“Bayer’s decision to end U.S. residential sale of Roundup is a historic victory for public health and the environment,” Center for Food Safety executive director Andrew Kimbrell said in a statement. “As agricultural, large-scale use of this toxic pesticide continues, our farmworkers remain at risk. It’s time for EPA to act and ban glyphosate for all uses.”

Read the full article → 0 comments

From Negligence to Malevolence: How the Climate Crisis has Gone Critical

July 21, 2021 by Source

By David Helvarg / The Progressive / July 20, 2021

In June, record heat waves hit Russia, Northern Europe, Canada, and the United States. When these increasingly common weather phenomena began killing hundreds of people, the U.S. media focused its coverage on a single record breaking 116-degree day in Portland, Oregon.

When unprecedented flooding in Germany and Western Europe had killed more than 100 people by July 16, I watched as three U.S. network news shows rolled that report into coverage of the West’s wildfires and California’s worst drought in 1,200 years. Yet, none of the three main TV news outlets—NBC, CBS, or ABC—mentioned climate change,

Read the full article → 3 comments

OB’s Dog Beach ‘Wins’ Morning After Clean-Up With Most Trash

July 7, 2021 by Source

OB’s Dog Beach had the most trash during Surfrider’s “Morning After” annual clean-up of beaches on July 5th. It came in at 560 pounds. The OB Pier had 223 pounds. In comparison, Belmont Park weighed in with 317 pounds.

Here’s Surfrider’s report:

Surfrider Volunteers Remove 1,457 Pounds of Trash from San Diego’s beaches after 4th of July Holiday

More than 600 volunteers gathered at six popular beaches yesterday morning to assist with the Surfrider Foundation San Diego’s annual post-Fourth of July “Morning After” beach cleanup series. In only two hours, Surfrider volunteers had recovered more than 1,457 pounds of trash

Read the full article → 2 comments

Senate Bill 10 Threatens Local Voters’ Right to Stop Housing Sprawl

July 7, 2021 by Source

by Peter Andersen / Times of San Diego / July 6, 2021

Senate Bill 10, which is making its way through the California legislature, is a blatantly anti-democratic measure masquerading as a housing bill. It could affect the voting rights and quality of life for every Californian.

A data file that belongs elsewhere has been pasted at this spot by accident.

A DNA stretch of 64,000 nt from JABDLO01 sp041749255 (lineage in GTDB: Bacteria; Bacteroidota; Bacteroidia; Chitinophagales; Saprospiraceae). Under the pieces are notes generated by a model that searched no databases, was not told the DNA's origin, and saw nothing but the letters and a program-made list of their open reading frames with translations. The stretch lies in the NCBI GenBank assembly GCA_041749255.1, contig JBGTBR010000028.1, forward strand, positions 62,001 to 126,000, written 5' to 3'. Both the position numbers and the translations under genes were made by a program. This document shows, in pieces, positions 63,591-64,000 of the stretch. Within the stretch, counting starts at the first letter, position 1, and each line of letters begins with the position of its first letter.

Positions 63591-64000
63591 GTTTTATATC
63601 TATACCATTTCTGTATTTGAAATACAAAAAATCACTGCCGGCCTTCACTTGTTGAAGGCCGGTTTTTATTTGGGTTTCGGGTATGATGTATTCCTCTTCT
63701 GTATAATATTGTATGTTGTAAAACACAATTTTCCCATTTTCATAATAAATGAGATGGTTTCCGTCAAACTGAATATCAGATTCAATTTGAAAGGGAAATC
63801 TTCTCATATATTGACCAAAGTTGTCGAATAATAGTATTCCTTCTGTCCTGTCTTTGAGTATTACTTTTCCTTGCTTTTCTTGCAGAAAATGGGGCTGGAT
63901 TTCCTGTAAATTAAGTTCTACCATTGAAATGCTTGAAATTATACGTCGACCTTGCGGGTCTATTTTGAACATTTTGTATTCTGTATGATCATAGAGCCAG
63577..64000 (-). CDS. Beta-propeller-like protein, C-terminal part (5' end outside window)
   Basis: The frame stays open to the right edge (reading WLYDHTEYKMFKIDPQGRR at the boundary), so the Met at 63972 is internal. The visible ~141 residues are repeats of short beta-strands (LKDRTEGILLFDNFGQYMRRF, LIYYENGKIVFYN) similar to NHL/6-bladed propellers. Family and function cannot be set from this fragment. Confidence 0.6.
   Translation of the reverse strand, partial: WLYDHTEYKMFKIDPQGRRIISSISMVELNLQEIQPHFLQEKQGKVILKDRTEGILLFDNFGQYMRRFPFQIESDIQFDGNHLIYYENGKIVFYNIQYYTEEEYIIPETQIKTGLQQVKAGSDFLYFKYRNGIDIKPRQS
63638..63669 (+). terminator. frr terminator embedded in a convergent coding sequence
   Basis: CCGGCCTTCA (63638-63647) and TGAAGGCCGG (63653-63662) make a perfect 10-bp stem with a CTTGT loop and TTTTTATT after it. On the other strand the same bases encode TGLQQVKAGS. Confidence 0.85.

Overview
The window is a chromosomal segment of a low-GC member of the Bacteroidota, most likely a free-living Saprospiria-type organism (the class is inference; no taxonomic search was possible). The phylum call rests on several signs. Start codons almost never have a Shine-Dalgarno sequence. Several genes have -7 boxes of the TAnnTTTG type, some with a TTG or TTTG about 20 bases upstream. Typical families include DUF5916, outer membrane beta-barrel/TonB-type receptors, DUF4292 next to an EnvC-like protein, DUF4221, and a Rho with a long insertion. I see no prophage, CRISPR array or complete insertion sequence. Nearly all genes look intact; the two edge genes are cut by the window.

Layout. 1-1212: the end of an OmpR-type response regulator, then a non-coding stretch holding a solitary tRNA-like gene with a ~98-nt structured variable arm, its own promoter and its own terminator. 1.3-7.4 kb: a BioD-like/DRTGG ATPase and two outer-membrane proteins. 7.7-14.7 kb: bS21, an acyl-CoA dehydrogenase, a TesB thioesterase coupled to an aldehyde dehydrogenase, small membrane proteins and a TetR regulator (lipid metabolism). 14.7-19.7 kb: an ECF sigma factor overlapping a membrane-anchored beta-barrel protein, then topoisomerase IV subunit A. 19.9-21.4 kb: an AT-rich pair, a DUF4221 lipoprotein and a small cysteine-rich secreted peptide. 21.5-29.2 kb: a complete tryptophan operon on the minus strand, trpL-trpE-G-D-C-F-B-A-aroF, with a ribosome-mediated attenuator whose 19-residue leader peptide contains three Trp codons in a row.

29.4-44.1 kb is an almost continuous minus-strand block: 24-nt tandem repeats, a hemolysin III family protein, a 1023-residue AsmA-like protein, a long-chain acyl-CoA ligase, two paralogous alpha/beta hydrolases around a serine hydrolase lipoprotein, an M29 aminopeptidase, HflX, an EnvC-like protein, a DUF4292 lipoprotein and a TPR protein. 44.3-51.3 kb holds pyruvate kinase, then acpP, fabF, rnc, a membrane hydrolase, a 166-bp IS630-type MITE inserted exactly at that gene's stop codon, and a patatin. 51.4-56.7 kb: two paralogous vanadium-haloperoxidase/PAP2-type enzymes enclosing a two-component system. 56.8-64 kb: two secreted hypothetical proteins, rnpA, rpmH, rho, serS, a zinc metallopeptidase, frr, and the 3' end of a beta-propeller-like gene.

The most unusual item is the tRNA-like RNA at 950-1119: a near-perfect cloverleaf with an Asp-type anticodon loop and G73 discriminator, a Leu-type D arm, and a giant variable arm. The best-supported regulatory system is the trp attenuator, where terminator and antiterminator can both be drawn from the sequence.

Senate President Pro Tem Toni Atkins, who is now listed as co-author of the bill and is the most powerful state senator in California, is the one person who can fix this bad bill before it becomes law.

Housing continues to be a top priority for policymakers in Sacramento, and rightly so. The health and humanitarian crisis facing the millions of Californians who struggle to afford housing must be addressed.

Read the full article → 2 comments

Over 13,140 People Have Signed the Petition to Stop Nightly Fireworks at SeaWorld – Let’s Get to 15,000

July 7, 2021 by Source

As of this writing, over 13,140 people have signed the petition to stop SeaWorld’s nightly fireworks. The goal is to reach 15,000. Here is the petition.

From the petition statement:

SeaWorld is damaging the quality of life of hundreds of thousands of San Diegans on a nightly basis,every day for 3 months straight during the summer season alone. They are damaging the overall physical well-being of the citizens of San Diego who live within a 20 mile radius or larger.

The fireworks at SeaWorld constitute animal cruelty.

Read the full article → 19 comments

Who Is Responsible for Oil Slicks on the Ocean?

July 6, 2021 by Source

By MacKenzie Elmer / Voice of San Diego / July 6, 2021

Around 11:50 a.m. on June 19, a whale watching tour captured drone footage of dolphins swimming through a 50-mile stretch of rainbow-colored oily mess about 70 miles from San Clemente Island, according to Gone Whale Watching Captain Domenic Biagini, who posted the video to his Instagram page.

That same day, only about an hour earlier, the Coast Guard had received another call reporting another slippery-looking sheen off Point Loma in San Diego

Read the full article → 0 comments

San Diego Preparing Green Bins for Game-Changing Recycling Law

June 28, 2021 by Source

By David Garrick / San Diego Union-Tribune / June 22, 2021

San Diego is spending $15 million to buy 240,000 green recycling bins and kitchen pails so city residents can begin recycling food scraps to comply with a new state law that will fundamentally change recycling in California.

The new organics recycling law, SB 1383, forces residents and businesses to start separating out food waste and food-soiled paper products from their trash so that they can go in green bins for recycling.

Read the full article → 5 comments